Friday, October 18, 2013

Exploring Provo - Slate Creek Canyon.

After traveling for so many days it was good to stop and grow temporary roots for a day or two.  It's nice to sleep in and not have to drive any distance except for locally.  My driving now consisted of two trips - (1) the Seven Peaks Ice Arena, and (2) a Provo Parks and Recreation Trailhead.  My routine was pretty simple - eat, sleep, watch ice hockey, and take a walk with Rocky.

The evenings were filled with cheering on the Utah State Aggies ice hockey team as they played Denver University, Boise State University, and Montana State University.  The "Ice Aggies" handily defeated each team so that was a bonus.  Denver University and Boise State University were particularly interesting games with plenty of goals and action.  I love watching live ice hockey.

My first full day without having to drive had me and Rocky interested in taking a walk, not just a walk, but a long walk were he could run free and sniff.  Both of us could work out those three days of "car legs and butt" that we had earned.  I looked at a map and initially it didn't show much.  There was a city park less than a mile away - Bicentennial Park.  So Rocky and I went to Bicentennial Park.  Ugh. This was simply a facility for young mothers to let their young children play.  This was no park for a dog.  Okay, where to now?

As I was traveling to Bicentennial Park I spied a road sign that said, "Lightning Peak."  I traveled the road but saw no other reference to Lightning Peak.  What I did see though is some rocky outcroppings on the Wasatch Mountains that closely bordered Provo to the east.  Hmm? I thought, that rocky peak looks like it could be a Lightning Peak.  As I drove along literally the base edge of the Wasatch Mountains I saw a turn off to a Provo Parks and Recreation site.  I drove up the very rocky and steep grade and decided to park my truck off to the side of the road and go explore further by foot.  What I discovered was that if I would have ventured another 100 yards I would have come to a nice paved parking lot.  Funny, a nice paved parking lot but to get it you need a 4 wheel drive vehicle.  Anyway I surveyed the area and found a nice wide trail - the Bicentennial Trail - that parallels the valley and the base of the Wasatch Mountains.  Rocky and I walked about 1/2 mile out to a promontory to get a view of the Utah Valley.  From this promontory you could see Utah Lake, and the entire Utah Valley north and south.  The city of Provo and Brigham Young University laid at your feet.  Quite spectacular.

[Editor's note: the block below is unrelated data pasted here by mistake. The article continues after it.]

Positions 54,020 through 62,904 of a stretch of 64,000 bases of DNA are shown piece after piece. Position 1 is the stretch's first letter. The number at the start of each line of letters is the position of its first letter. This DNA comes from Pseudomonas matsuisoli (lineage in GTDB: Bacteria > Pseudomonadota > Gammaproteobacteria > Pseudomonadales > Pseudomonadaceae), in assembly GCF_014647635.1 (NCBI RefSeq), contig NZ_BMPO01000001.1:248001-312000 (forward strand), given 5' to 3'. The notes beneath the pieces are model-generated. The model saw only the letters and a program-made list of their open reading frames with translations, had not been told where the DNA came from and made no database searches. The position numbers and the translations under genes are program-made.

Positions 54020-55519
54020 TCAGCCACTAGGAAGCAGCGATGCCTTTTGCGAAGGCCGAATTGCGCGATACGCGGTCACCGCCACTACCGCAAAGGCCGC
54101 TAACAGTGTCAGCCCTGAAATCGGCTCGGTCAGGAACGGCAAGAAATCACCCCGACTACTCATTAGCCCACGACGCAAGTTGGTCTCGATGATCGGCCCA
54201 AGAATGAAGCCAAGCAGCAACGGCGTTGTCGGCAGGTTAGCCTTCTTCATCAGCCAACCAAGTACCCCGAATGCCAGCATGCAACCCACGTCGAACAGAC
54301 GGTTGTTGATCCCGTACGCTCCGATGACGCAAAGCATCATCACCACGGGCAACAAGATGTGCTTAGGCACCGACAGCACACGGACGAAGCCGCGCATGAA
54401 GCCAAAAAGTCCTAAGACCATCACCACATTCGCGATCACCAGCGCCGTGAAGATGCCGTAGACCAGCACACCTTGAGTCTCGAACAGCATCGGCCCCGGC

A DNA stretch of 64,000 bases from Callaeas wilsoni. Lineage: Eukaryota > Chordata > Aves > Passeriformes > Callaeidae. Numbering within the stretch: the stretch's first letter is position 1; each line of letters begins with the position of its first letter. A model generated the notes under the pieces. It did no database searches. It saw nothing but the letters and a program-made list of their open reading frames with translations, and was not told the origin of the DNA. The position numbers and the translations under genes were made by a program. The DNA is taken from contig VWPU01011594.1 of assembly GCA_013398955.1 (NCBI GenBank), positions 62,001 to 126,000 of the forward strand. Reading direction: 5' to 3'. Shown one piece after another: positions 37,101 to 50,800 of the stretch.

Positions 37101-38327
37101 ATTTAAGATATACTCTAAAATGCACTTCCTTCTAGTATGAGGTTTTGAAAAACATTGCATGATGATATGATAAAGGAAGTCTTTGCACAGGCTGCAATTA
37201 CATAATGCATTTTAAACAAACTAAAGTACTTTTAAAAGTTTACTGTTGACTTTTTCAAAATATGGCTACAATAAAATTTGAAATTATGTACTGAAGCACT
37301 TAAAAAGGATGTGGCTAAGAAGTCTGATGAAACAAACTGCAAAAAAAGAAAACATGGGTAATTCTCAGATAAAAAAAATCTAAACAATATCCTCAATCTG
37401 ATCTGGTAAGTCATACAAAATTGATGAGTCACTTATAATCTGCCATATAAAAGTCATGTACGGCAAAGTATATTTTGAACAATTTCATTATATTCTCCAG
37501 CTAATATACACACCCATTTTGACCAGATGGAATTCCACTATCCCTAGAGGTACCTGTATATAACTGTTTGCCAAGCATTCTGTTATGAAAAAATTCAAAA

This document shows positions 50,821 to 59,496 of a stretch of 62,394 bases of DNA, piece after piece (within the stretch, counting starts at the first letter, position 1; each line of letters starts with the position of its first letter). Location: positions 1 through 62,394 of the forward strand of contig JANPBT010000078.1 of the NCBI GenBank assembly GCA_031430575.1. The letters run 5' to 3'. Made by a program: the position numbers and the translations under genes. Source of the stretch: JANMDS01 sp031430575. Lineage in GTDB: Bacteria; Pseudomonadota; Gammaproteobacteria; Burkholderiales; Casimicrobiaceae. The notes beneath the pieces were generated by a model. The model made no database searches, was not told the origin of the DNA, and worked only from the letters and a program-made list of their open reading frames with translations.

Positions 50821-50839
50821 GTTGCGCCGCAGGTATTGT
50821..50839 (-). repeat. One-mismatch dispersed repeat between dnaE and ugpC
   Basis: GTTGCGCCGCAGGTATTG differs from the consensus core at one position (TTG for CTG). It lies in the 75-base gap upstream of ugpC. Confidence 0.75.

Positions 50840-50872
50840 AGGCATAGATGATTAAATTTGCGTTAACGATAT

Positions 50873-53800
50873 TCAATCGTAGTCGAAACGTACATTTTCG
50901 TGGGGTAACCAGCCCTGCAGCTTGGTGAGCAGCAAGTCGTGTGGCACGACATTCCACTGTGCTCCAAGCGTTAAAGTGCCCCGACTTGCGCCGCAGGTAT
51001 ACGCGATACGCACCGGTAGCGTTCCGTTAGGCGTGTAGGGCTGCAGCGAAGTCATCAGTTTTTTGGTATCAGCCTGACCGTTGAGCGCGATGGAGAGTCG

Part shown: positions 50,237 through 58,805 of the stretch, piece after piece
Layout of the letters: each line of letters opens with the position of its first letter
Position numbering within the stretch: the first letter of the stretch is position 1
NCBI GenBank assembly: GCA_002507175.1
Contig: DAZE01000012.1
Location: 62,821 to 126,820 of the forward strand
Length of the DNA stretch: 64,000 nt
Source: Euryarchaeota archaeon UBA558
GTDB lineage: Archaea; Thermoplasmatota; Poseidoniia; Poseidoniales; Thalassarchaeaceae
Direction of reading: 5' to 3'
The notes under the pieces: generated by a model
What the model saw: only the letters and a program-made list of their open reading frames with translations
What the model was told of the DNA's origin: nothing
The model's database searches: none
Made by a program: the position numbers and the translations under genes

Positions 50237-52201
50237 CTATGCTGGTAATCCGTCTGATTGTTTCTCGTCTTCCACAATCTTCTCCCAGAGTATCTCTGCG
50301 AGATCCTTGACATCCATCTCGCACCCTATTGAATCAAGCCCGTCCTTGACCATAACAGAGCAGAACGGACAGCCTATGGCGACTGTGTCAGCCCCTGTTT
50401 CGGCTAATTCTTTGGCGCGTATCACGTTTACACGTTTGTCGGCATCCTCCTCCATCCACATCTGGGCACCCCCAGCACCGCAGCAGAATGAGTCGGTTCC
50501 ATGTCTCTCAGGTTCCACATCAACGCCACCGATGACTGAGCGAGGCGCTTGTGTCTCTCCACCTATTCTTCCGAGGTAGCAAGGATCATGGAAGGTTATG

Panorama view of Utah Valley from the base from the Bicentennial Trail by Slate Creek Canyon

Looking west up Slate Cr. Canyon
Looking back towards the Wasatch Mountains you could see a steep canyon that rose high up to some lofty, fresh snow covered, mountain tops.  You also got a great view of the rocks which I thought (and still think) are Lightning Peak.  Not satisfied with our short promontory walk, Rocky and I decided to explore Slate Creek Canyon.

Slate Cr. Canyon trail and what I think is Lightning Peak